Whereas the cello concertos by Carl Philipp Emanuel Bach are part of the standard repertoire of cellists, the two concertos by his contemporary Johann Wilhelm Hertel are not. They are in a minor and A major respectively, and have been recorded before, by Bettina Messerschmidt with the Merseburger Hofmusik. Hertel was strongly influenced by Emanuel Bach, and the Concerto in a minor, the most expressive of the two concertos, reflects the main styles of the time. The fast movements, and in particular the opening allegro con spirito, are very unpredictable - one of the hallmarks of what is known as Sturm und Drang. The middle movement rather shows the traces of the Empfindsamkeit.

Many pieces of his time were written in the galant idiom. That is also the case with the Concerto in A by Markus Heinrich Grauel, another unknown quantity, who, like Mara, is not included in my edition of New Grove. He was related to Hertel, as his wife was Hertel's sister. For a number of years he worked at the court of Mecklenburg-Strelitz, alongside his father-in-law, Johann Christian Hertel. He entered Frederick's service as a cellist in 1763. Comments by contemporaries attest to the appreciation of his playing. For some time in the 18th century cellists held the bow as gambists, with the so-called underhand grip. Grauel was one of them. Gulrim Choď writes that "[some] passages of the A-Major Concerto could in fact point to this manner of playing (...)", but does not specify this (that may be too technical for liner-notes written for the general reader). Of the four concertos included here, this is the most 'baroque' work.

Carl Friedrich Abel is the best-known composer in the programme. However, he is almost exclusively known as a viola da gamba virtuoso and a composer of sonatas and other pieces for his own instrument. It is far lesser known that he also played the cello. His Concerto in B flat dates from his time in Berlin; in 1759 he moved to London, and about twenty years later he composed another cello concerto. The Concerto in B flat attests to his skills on the cello, as here he explores its high register; in that respect he reminds me of Luigi Boccherini, who did the same (but went some steps further). In this respect it is the most 'modern' piece in the programme. Its quality is in no way inferior to the other concertos or to his own compositions for the viola da gamba.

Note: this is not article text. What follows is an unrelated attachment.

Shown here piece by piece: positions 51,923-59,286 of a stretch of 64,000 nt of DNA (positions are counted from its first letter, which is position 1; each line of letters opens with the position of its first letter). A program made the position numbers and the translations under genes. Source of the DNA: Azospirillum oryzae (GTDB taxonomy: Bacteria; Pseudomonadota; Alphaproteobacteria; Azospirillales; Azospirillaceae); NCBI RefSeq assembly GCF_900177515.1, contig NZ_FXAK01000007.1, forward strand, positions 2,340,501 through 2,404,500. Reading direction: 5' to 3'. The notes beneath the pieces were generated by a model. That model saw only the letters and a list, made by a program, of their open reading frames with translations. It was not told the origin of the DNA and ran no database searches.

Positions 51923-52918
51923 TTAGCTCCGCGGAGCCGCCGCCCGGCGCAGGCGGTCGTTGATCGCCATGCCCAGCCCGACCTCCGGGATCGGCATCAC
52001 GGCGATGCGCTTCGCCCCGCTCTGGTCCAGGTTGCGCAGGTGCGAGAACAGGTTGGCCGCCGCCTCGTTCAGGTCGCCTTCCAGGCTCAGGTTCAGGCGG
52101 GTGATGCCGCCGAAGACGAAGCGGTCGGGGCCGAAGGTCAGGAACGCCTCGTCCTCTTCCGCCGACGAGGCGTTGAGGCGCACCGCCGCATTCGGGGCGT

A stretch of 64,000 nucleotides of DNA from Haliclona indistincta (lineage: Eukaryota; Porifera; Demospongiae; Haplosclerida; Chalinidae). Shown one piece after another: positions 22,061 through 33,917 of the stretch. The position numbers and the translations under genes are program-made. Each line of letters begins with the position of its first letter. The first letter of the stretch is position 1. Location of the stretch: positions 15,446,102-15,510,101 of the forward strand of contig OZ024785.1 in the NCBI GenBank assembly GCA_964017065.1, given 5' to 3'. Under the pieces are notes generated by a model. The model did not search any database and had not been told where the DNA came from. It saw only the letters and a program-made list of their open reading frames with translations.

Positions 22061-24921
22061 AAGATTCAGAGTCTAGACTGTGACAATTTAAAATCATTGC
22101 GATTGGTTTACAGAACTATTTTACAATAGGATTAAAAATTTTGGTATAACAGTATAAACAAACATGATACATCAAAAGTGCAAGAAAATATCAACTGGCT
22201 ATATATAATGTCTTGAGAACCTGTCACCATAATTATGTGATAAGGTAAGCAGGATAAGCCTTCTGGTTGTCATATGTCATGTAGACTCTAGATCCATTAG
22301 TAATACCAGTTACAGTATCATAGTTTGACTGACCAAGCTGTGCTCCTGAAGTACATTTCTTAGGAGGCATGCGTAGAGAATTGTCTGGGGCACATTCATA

As I stated, Carl Philipp Emanuel Bach's concertos for cello are part of the standard repertoire of today's cellists. If they want to play more music from the 18th century, they turn to Haydn. One could probably say that they are a bit lazy. Fortunately, we have players like Gulrim Choď, who are willing to do some research and dig out pieces that are worth being performed and are interesting and valuable additions to the repertoire. I hope she continues her search for more concertos for her instrument. This recording attests to the importance of such research. I have greatly enjoyed this disc, because of the music, but also the engaging manner in which Ms Choď performs. She has an impressive technique, which makes technically challenging stuff sound easy. She fully explores the contrasts within the concertos, and her cadenzas are musically interesting. The Ensemble Diderot plays with one instrument per part, and that results in a perfect balance between the cello and the tutti.

Since its foundation, the Ensemble Diderot has produced an impressive series of discs, which mostly break new ground, as is the case here. The musical qualities of the ensemble and of each of its members guarantees that each disc has been a winner, and the disc reviewed here is no exception.

Johan van Veen (© 2022)

Relevant links:

Gulrim Choď
Ensemble Diderot